Peer review pearls: maximizing your contributions

The peer review process is essential to assuring the quality of published manuscripts. BMJ Quality & Safety highly values the work of reviewers, who assist in decisions about which of the many submissions (over 2000 a year) should be selected for publication. The editors also devote considerable time and effort to making sure that the basis for decisions are explained clearly and respectfully.  Editors select peer reviewers for their expertise, often putting together a small group of 2-3 reviewers, each of whom have complementary strengths. This selection is critical, as it helps to get a rounded and fair picture of a manuscript. Particular reviewers may be especially skilled in, say, quantitative or qualitative methods or content expertise for a particular paper. However, all reviewers are valued for their more general views on readability, relevance, and contribution to the field.

Sometimes people ask for advice on how to do reviews well.  Rather than reproduce formal guidance, we asked experienced author and reviewer Dr. Vineet Chopra of University of Michigan (@vineet_chopra) to offer his own personal top 10 tips. Here they are, based on his very popular thread of tweets:

      1. Once you’ve accepted the invitation to review, set aside enough time – somewhere between 1-3 hours might be usual – to complete your review. Read the paper in its entirety (including tables/appendices) 2-3 times before beginning to write your review.
      2. Editors are trying to make good decisions. They appreciate well-organized review reports that make clear the strengths and weaknesses of a manuscript and provide helpful direction about whether to request revisions or stop progressing the paper further.
      3. As well as writing a report for the editors, keep in mind that you’re also writing a report for the authors – they will see your comments, too. So, kindness and respect matter when formulating your critique, as many days and hours were spent on the project and the manuscript in your hands. It is helpful, then, to see the report as a developmental opportunity for authors, where your role is to help the paper and them improve. Frame your feedback, therefore, as you would any guidance to a mentee. Think about how you would like to receive feedback yourself. Aim to help, not harm.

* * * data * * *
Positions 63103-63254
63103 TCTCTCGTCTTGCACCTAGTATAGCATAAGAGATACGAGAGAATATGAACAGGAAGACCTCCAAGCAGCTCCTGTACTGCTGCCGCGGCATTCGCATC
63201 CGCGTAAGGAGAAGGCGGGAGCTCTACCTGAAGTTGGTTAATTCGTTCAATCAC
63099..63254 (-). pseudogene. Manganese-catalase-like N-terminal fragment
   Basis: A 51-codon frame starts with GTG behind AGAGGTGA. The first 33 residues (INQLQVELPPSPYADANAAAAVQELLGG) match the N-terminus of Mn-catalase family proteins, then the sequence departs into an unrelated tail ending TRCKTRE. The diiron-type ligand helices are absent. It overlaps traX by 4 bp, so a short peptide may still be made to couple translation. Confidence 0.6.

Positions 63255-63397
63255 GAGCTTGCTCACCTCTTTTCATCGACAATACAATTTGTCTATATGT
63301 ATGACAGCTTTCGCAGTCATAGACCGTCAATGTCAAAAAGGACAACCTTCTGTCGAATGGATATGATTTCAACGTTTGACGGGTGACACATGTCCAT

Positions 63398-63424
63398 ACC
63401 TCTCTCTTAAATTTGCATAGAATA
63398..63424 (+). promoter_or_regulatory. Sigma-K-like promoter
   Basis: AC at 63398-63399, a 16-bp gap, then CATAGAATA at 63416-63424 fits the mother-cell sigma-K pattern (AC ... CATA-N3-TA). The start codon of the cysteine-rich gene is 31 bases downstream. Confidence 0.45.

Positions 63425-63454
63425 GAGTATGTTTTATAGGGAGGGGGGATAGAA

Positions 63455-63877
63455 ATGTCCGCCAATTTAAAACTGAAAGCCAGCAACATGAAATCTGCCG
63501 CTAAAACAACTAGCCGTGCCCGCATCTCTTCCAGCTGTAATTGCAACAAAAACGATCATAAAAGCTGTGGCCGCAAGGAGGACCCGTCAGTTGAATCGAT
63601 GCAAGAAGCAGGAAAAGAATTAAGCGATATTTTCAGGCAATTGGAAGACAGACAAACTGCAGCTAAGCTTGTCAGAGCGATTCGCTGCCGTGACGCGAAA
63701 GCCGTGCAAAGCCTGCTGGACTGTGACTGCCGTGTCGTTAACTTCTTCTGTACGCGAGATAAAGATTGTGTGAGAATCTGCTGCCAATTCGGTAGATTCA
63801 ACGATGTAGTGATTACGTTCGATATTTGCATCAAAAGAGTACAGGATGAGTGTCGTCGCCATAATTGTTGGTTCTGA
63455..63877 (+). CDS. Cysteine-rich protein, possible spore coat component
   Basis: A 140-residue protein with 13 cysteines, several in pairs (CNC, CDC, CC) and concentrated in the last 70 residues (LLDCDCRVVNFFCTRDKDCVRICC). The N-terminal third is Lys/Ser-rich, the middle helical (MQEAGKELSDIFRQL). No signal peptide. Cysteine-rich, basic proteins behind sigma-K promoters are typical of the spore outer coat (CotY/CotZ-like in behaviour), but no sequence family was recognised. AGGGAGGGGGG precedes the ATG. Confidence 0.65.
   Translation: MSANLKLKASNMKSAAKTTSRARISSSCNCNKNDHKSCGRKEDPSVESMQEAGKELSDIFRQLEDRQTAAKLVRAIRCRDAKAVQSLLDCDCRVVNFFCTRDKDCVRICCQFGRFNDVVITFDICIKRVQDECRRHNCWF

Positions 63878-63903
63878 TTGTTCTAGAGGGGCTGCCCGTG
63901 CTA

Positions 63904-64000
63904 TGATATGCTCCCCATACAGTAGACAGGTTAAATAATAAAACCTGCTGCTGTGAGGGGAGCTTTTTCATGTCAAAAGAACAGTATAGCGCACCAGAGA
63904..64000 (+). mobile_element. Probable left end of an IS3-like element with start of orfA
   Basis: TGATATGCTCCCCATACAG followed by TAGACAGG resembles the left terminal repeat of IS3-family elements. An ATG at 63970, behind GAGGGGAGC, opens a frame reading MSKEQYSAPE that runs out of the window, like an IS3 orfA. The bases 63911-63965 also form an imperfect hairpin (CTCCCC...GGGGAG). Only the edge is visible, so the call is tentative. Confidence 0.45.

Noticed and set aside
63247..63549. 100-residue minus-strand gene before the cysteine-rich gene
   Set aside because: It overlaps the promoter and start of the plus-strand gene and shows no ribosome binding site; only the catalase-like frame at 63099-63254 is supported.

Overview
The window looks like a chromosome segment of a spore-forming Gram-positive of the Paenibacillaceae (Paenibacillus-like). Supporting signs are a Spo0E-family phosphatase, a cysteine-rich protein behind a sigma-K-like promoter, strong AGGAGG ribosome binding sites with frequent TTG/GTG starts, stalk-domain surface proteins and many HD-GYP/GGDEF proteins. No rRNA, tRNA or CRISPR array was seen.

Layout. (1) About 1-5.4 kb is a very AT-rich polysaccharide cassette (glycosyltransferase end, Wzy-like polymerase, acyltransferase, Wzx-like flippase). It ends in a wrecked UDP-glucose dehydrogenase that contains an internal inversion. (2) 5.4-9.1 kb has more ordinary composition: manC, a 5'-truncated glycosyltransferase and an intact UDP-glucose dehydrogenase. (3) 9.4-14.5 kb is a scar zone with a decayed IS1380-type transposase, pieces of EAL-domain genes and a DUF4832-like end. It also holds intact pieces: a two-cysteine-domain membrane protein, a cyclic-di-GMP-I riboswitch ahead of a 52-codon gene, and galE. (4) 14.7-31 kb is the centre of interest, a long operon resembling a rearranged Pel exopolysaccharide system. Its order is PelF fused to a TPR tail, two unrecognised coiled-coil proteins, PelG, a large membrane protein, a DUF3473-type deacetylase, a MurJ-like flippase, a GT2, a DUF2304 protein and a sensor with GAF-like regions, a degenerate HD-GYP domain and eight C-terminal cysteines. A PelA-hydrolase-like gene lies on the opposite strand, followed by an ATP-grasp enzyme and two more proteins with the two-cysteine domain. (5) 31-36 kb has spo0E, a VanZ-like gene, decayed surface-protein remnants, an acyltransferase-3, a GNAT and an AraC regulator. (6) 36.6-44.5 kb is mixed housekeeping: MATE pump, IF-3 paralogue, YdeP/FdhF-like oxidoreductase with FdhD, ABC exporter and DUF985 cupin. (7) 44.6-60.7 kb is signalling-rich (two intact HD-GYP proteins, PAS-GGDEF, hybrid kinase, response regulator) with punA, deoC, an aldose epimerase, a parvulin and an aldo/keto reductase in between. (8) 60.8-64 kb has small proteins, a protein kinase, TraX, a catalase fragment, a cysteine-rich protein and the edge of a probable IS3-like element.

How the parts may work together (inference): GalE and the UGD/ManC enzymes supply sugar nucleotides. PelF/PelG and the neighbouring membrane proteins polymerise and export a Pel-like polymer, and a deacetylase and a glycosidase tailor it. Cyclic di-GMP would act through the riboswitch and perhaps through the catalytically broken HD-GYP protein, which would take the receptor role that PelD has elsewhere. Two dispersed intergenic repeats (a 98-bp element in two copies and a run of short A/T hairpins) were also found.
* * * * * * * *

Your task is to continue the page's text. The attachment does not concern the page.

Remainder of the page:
4. Now, get to work on writing your report. Start by concisely summarizing the work in 1-2 paragraphs to focus your understanding of the work (s/o to @jeffreylinder for this addition!)
      5. If they exist, identify 2-3 MAJOR concerns that might threaten the conclusions of the authors. Major concerns should focus on significant design flaws, measurement problems, residual confounding, inadequate adjustment, etc. – things that clearly affect the overall impact of the paper. Now, offer some potential solutions for these major concerns if you can. Sometimes, the flaws are fatal for this particular version of the manuscript and cannot be rescued. But even if they are fatal, offering solutions about redesign can be very important for the growth of the author and may help them craft a new manuscript.
      6. Similarly, list at least 2-3 MINOR concerns. These might focus on descriptions that need more detail or minor flaws in study design, execution, or writing. You’re not expected to do a line-by-line identification of typographical errors, but you can comment generally on issues of syntax, grammar, layout, style, etc. when commenting on minor concerns. As before, share some potential fixes for these concerns if you can, especially as they should be addressable in a revision if they are truly minor in nature.
      7. Now, pay close attention to the Tables/Figures. Do they make sense when viewed alone? Is their formatting appropriate? Are they redundant, or do they add to the text/story being told? Are important ones possibly omitted? Does the text call out to the tables/figures at appropriate places? Are there ways the figure can be improved? Are they legible and clear? These are important aspects as tables and figures are often what get shown at major academic meetings.
      8. Keep your review concise. Hopefully, sharing solutions to the major methodologic and minor concerns you identified will make the original manuscript better and you a better scientist and writer.
      9. Remember to close with words of praise. Writing is difficult, and you’ll want to recognize and reward the effort of the authors. It is also a privilege to serve as a reviewer of someone else’s work – so, thanking the authors for the opportunity is kind and right in many ways.
      10. After submitting your review, take a moment to reflect on your contributions to the world of science and smile!

    Dr. Joel Boggan, Prof. Mary Dixon-Woods, & Dr. Vineet Chopra

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